SHANGHAI—Shares of China’s Zhejiang Huahai Pharmaceuticals Co Ltd tumbled in early trade on Oct. 8, the first day of trading since the U.S. Food and Drug Administration halted imports of drug ingredients or medicines made by the company.
The drug maker’s Shanghai-listed stock fell the maximum allowed 10 percent, its biggest drop in three months, after the company said on Oct. 7 that the move by the U.S. FDA along with regulators in Europe would hit its export business.
The case has thrown a spotlight on hidden risks in China’s sprawling market for generic medicines and active pharmaceutical ingredients (APIs), and underscored regulatory blind spots that have caught out Chinese, European and U.S. watchdogs.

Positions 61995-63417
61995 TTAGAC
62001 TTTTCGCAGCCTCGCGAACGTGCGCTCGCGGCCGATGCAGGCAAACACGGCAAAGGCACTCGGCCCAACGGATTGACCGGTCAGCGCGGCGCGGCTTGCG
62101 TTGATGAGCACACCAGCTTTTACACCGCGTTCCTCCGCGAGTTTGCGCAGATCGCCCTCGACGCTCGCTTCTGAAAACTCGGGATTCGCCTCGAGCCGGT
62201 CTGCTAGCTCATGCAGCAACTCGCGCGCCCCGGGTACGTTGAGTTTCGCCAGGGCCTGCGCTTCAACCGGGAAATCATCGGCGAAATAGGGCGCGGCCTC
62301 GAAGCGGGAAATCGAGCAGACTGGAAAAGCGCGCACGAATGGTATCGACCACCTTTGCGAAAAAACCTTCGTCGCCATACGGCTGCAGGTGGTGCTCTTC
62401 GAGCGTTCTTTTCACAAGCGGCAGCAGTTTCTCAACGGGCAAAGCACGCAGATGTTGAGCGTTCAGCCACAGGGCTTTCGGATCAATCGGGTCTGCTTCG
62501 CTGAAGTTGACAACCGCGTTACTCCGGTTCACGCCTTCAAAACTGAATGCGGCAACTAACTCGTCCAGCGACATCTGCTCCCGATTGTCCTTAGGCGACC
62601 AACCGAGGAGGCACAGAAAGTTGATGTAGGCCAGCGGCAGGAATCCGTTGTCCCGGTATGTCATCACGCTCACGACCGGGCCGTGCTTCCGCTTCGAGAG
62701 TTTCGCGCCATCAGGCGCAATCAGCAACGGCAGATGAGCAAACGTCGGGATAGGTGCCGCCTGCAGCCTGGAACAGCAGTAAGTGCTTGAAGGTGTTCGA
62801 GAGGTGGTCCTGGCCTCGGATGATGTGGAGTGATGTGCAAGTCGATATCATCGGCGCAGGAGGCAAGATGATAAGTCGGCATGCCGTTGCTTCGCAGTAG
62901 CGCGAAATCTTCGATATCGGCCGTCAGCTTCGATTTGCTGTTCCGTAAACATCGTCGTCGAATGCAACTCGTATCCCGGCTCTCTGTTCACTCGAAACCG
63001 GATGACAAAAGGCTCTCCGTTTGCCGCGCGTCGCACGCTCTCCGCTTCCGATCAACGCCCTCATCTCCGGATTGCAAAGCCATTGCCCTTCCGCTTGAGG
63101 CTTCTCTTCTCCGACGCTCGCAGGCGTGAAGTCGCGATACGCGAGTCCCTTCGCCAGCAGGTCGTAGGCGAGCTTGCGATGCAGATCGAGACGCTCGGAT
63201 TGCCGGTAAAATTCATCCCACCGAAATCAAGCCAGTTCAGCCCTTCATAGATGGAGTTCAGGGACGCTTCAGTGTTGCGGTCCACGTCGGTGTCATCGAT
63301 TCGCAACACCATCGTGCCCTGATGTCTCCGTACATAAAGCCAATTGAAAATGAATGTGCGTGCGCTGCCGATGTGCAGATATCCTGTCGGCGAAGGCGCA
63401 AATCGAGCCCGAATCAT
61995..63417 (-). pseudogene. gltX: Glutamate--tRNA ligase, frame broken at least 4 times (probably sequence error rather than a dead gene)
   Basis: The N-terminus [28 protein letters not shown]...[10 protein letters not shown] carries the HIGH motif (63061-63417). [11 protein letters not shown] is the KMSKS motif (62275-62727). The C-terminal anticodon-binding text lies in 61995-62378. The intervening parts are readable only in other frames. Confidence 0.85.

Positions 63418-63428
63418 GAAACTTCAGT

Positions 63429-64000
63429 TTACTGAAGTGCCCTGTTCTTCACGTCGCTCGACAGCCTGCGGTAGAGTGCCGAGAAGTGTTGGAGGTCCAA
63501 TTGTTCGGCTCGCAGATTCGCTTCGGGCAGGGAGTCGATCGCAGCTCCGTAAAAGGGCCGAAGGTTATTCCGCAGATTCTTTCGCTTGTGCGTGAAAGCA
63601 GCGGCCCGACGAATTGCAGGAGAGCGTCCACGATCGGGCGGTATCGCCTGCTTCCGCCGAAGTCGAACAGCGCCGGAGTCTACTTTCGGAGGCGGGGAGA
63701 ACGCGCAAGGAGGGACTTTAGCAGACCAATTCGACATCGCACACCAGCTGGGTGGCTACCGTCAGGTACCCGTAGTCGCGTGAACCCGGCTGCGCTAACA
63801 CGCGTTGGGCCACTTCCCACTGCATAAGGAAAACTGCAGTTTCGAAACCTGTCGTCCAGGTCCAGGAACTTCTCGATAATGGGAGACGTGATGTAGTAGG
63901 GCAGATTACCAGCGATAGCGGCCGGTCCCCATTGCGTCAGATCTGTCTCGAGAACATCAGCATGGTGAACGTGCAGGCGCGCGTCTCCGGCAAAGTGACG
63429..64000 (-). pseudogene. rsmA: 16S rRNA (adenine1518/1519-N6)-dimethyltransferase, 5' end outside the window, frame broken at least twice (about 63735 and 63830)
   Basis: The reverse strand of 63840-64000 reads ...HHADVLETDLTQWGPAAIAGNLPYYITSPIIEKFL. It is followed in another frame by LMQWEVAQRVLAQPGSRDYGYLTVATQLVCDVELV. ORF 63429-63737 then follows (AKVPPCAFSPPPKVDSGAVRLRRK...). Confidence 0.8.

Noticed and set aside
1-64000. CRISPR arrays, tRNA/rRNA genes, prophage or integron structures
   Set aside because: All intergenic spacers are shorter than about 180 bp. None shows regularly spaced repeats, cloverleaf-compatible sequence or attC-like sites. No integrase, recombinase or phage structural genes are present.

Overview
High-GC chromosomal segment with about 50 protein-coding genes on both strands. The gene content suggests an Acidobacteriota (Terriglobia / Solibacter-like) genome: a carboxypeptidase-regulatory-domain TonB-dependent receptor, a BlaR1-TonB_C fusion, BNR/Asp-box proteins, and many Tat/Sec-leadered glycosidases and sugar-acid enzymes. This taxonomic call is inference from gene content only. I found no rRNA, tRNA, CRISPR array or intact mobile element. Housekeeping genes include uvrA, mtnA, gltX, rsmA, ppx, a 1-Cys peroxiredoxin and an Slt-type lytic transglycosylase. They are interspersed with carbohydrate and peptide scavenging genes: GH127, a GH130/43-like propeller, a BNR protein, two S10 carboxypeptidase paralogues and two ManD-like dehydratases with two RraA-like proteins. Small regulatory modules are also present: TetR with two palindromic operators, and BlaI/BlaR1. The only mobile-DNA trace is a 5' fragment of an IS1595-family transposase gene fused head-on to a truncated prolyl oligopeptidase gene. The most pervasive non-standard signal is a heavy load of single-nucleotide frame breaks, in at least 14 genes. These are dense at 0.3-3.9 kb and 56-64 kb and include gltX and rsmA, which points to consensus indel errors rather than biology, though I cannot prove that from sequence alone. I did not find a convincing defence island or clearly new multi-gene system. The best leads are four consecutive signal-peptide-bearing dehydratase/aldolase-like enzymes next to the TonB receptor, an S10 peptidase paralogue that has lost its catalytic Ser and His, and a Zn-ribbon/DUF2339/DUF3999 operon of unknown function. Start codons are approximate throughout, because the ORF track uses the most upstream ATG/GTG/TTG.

European authorities said late last month they had found that Huahai did not comply with good manufacturing practices and that the company’s factory in Linhai, China, was no longer authorized to produce valsartan.
Chinese markets resumed trading on Oct. 8 after a week-long national holiday. Huahai, which says its makes over 50 drugs, APIs and intermediate products, made 61 percent of its total revenue last year outside of China.
Huahai said in a statement on Oct. 7 that it faced risks including being sued by clients and from further action by authorities in Europe. It added that the firm and its units had been sued by U.S. consumers over the valsartan issue.
By Adam Jourdan